So what does this all mean from a competitive stand point?
Late War Brits in V4 had always been an army of specialists; their army is the made up of experts troops, with aggressive to very aggressive pricing, at the expense of options for all-comers units. Position your troops well against the proper target, you will win the day. If not, the opponent will exploit their lack of flexibility to wipe them. For me, Bulge British has two layers :
1. Making the specialists even better at what they do.
2. Providing all-comers Units.
The first layer is truly in line with the V4 LW British approach, but not always a needed addition for British players. After all, “better” can be the enemy of “good”, and if it’s not broken, why fix it ? To that extent, the tougher/meaner options provided by this book do make the British units more scary individually, but can make their overall list balance challenging.
The 17pdr gaining +1 AT makes tank busting all the more easier for the British, but it isn’t free. Considering AT 14 was, most of the time, good enough to tackle tanks, the trade-off of +1 AT for the points may not worth it. Still, being better at what you do when you are a specialist is frankly not bad. The whole point of the book is letting players decide if they do want their specialists to be even more expert (and thus pay the price), or not.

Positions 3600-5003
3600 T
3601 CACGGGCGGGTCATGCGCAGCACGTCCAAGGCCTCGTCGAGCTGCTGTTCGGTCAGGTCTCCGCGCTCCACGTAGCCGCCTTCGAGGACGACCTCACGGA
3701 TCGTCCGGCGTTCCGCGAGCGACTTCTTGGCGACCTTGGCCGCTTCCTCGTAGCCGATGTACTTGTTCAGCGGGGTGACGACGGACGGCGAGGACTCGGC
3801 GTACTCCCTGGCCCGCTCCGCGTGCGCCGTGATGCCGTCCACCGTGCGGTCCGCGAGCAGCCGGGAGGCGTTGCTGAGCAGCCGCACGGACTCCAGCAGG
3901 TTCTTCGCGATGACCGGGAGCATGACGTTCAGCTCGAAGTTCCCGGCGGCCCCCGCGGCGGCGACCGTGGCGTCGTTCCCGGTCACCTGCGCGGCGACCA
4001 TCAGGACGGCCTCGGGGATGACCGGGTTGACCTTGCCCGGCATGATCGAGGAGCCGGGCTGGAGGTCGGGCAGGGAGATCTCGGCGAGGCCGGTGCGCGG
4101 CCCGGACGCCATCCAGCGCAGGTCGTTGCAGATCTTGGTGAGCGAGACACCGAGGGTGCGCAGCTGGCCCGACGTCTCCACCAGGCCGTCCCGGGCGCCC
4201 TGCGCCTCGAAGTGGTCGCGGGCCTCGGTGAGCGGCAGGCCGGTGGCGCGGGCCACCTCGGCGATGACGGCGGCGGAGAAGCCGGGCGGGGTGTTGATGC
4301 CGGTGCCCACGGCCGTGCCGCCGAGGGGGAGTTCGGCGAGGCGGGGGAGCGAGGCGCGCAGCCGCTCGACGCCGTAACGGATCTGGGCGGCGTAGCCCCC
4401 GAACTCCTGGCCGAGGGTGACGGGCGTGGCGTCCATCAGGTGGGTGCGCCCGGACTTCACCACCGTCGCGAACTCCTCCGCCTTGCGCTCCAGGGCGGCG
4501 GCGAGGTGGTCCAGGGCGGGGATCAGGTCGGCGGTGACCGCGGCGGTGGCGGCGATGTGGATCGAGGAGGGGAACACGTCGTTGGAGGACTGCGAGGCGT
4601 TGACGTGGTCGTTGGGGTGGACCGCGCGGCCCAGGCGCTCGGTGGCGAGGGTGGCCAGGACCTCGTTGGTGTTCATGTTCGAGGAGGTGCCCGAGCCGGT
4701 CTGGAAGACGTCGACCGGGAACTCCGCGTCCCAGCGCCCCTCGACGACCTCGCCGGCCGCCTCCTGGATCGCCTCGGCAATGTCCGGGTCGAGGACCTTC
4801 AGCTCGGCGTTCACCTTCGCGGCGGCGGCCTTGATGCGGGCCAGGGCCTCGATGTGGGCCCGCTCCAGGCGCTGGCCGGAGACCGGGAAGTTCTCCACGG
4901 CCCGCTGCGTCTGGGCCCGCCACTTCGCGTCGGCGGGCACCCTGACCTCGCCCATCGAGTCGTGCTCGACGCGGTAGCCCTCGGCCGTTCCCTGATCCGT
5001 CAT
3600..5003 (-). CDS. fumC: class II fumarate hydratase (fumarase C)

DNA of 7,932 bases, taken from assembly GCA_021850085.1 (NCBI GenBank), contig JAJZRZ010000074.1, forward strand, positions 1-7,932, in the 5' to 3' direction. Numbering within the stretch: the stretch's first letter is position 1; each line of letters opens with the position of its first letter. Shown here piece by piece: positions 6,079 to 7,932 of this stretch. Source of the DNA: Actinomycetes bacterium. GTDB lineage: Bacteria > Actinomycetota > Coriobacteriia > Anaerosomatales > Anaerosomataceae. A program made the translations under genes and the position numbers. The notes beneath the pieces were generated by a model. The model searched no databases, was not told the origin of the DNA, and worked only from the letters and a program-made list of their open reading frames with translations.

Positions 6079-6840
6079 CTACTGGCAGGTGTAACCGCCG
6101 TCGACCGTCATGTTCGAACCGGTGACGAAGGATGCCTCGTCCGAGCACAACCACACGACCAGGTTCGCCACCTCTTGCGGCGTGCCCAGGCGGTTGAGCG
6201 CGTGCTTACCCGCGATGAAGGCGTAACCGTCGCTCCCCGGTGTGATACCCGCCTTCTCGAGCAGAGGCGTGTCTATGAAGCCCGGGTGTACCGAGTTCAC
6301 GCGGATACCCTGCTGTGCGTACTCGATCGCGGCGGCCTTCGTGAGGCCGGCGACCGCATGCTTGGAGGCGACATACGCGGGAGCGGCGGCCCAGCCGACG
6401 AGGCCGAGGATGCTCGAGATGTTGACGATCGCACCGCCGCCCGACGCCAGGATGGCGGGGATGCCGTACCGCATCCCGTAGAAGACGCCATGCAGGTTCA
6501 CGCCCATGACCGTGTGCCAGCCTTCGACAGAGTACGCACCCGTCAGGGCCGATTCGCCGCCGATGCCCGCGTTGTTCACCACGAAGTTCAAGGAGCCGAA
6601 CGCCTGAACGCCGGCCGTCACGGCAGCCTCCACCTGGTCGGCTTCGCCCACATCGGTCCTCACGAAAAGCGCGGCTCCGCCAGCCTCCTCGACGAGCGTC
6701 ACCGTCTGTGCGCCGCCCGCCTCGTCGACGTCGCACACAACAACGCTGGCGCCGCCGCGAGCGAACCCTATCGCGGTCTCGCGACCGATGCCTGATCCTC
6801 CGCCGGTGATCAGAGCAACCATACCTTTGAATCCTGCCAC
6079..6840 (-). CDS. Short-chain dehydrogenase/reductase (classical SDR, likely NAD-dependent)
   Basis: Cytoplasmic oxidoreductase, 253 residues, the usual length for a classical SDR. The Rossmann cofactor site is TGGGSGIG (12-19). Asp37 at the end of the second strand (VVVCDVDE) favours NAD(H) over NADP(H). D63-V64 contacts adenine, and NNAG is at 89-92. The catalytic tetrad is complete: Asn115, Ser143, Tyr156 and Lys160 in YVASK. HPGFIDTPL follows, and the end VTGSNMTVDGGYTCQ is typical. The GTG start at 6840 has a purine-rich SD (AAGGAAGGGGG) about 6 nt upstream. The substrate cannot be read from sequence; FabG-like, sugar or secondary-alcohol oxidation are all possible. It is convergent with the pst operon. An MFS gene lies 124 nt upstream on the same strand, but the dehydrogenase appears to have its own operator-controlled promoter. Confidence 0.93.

The second layer is an interesting development, as it opens new horizons for the British players and their builds. While they used to rely heavily on combining forces, they gain access to self-supporting, independent units that can pretty much cover a variety of roles their commander requires.
The new Sherman Guards unit can have a combination of two Sherman 75mm, two Sherman Firefly with AT 15, and also be all equipped with Tulip Rockets that allows for a one use short-range saturation artillery bombardment that can threaten infantry and gun teams with its Firepower 2+.
This gives a mobile, armoured unit with several layers of threats, able to play most roles on the battlefield, and even shift roles as the battle progresses. This also applies with the infantry, where the Rifle Formation, with its Ram, PIAT Carriers and Command Cards options make for very versatile formation albeit in need off some AT to back it up (no, the British Rifle companies are are not the new US Armoured Rifle Company with its bazooka-a-thon).
Competively, I rate Bulge British still below D-Day British though, which remains, I believe, the most competitive book of V4 Late War so far. So, how does this book stack up with what we already have from D-Day British? Tune in next time when I dive even deeper in to the Bulge…
Cheers from France!